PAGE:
The more skills you have to offer (and the more follow-through you provide), the more value you will always have to others and the more value you’ll always have in the marketplace. Nothing trumps ability and follow-through (though communication skills definitely help). In other words, the more competent you are at the work you’re trying to do, the more security you’ll always have, either in your current job or in terms of future employment. That kind of security enables you to get away with having less security and stability in other areas of life, which is where living unconventionally comes in.
6 – Graduate School vs. the Blogosphere
The entire point of this chapter can really be summed up in one simple statement: don’t use additional schooling as a form of life avoidance. If you simply want “life experiences,” you can get them all over the place and at a lot less cost than at a university. You should only walk in the door of an institution of learning if you have a plan and a purpose for being there and you’re focusing on executing that plan as intensely as possible. Why? Because college is a really expensive way to just spin your wheels.
7 – The Power of Your Own Small Army
This chapter focuses on what Guillebeau calls a small army and what I called “weak ties” in an earlier post. The concept is simple: the strength of a “weak” relationship with a lot of people is at least as strong as a strong relationship with just a few people. The best way to explain this is with an example. If I were to go on Twitter and ask my Twitter followers , I’ll get a lot of useful responses (I’m now aware of the very awesome ). Each of those responses has some value, and that value, added up over a lot of interactions, really adds up. Maybe such a tie will result in an ad being viewed or clicked or a downloadable file being purchased or a book being bought on Amazon. It can add up to a career – after all, that’s what Money360 is based on.
8 – The Personal Finance Journey
Debt holds you back. Required expenses hold you back. The idea of a “comfortable retirement” and other vague personal finance goals holds you back. Guillebeau argues that money and happiness are only correlated to a certain degree (I’d argue up to about $40,000 a year, which is what ) and that investing in yourself and spending money on unique experiences often has more value than accumulating stuff. Most of the ideas in this chapter are spot-on, but again are sometimes restricted by other life choices (children, strong ties, etc.).
9 – Radical Exclusion and the Quest for Abundance
You can have anything you want. You can’t have everything you want, and if you try for everything, you probably won’t get anything. The trick is going through “everything” and deciding what the one or two “anythings” you actually want are. An example: one big “anything” I’ve focused on in my own life is being a good parent. That means giving up on a lot of other things: being a good community builder, being a good game player, and on and on and on. It’s hard to give up on some of the things in that “everything” basket that you want, but the more of them you let go of, the more likely you are to really nail the ones that are left.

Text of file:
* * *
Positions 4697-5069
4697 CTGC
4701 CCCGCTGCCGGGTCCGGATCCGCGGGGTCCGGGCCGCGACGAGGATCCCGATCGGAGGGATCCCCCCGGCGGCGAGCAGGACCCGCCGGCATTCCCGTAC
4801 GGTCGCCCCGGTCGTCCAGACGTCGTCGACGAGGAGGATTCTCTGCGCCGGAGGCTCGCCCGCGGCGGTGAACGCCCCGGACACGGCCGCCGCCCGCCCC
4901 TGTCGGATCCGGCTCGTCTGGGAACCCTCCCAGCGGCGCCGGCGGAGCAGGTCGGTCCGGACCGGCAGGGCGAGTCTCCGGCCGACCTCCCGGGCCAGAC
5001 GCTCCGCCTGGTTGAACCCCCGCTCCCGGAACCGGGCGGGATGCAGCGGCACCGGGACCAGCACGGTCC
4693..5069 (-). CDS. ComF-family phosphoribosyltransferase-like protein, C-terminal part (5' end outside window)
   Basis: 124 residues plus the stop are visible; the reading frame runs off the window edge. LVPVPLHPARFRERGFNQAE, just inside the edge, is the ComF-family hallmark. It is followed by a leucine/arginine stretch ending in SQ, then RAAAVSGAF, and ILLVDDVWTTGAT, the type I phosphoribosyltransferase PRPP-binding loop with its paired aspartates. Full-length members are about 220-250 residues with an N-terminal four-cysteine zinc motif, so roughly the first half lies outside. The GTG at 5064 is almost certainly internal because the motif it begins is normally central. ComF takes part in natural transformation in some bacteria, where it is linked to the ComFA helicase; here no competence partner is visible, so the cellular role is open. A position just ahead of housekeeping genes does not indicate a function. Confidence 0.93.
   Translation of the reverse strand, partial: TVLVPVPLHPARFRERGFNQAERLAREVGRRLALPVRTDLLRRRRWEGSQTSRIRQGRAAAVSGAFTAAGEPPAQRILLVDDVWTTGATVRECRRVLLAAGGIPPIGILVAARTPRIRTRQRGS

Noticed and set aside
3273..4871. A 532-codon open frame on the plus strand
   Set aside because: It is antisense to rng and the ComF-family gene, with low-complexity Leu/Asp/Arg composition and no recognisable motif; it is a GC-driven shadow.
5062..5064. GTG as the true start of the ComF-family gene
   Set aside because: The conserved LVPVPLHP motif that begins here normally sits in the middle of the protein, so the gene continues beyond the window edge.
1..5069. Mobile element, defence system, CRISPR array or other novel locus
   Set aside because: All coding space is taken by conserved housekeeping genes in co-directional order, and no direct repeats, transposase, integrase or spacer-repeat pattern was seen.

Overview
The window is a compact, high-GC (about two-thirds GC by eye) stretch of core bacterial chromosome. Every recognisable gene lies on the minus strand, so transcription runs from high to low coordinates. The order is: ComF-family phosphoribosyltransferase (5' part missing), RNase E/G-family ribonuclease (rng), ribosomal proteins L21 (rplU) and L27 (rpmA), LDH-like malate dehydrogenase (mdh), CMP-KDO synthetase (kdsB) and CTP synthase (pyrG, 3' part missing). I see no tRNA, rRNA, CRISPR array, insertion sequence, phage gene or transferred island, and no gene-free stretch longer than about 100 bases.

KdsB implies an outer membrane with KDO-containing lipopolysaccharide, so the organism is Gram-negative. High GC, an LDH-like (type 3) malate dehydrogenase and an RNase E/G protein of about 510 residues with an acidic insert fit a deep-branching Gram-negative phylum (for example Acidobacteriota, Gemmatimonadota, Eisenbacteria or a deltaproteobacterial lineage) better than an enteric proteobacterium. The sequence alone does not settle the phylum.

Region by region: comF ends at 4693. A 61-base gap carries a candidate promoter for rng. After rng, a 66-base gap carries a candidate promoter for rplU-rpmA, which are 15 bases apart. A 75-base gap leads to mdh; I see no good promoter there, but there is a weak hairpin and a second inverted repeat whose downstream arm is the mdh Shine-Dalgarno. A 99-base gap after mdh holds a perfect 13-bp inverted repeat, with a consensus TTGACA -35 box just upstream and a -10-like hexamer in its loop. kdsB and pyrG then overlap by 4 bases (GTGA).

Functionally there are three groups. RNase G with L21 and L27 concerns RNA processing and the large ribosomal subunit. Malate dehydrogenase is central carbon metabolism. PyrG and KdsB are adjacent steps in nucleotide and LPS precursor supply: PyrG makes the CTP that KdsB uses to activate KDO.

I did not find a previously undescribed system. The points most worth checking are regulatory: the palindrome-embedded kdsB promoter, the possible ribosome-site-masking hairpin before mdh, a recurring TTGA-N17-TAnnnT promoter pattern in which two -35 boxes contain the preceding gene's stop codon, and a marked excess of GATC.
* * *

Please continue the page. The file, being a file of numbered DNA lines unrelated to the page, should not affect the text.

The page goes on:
10 – Contrarian Adventures
Where do you want to go one day? If you start saving $2 a day starting right now, you can probably go there in late 2012. Seriously. Check airline prices and the cost of actually being there (after shopping around). It’s that kind of thinking that makes adventures happen in people’s lives. You have to let go of the big imposing wall and look at the little steps. Chris focuses heavily on travel here, but I think the idea expands to any big thing you want to do in your life.
11 – Your Legacy Starts Now
Get started today. Not tomorrow. Not next week. Today.
Is Worth Reading?
On page 7 of the book, Guillebeau lays out four strict requirements for readers of the book to get something useful out of it:
You must be open to new ideas.
You must be dissatisfied with the status quo.
You must be willing to take personal responsibility.
You must be willing to work hard.
I’d add to that some of the requirements I mentioned above: a core family that supports radical life shifts (i.e., you’re single or have a partner that’s equally on board) and a lack of current community attachments or obligations.
If you’re in this boat, is a home-run read. If you’re not, I’d call the book interesting with some applicable pieces, but it won’t have the full power that it will have for someone who can fully jump on board with all of the ideas.
A book is what you make of it. The more ideas you pull from it and apply positively in your own life, the better off you are. There are a lot of elements in this book that can be pulled out that can provide a lot of life value – more elements for some than for others.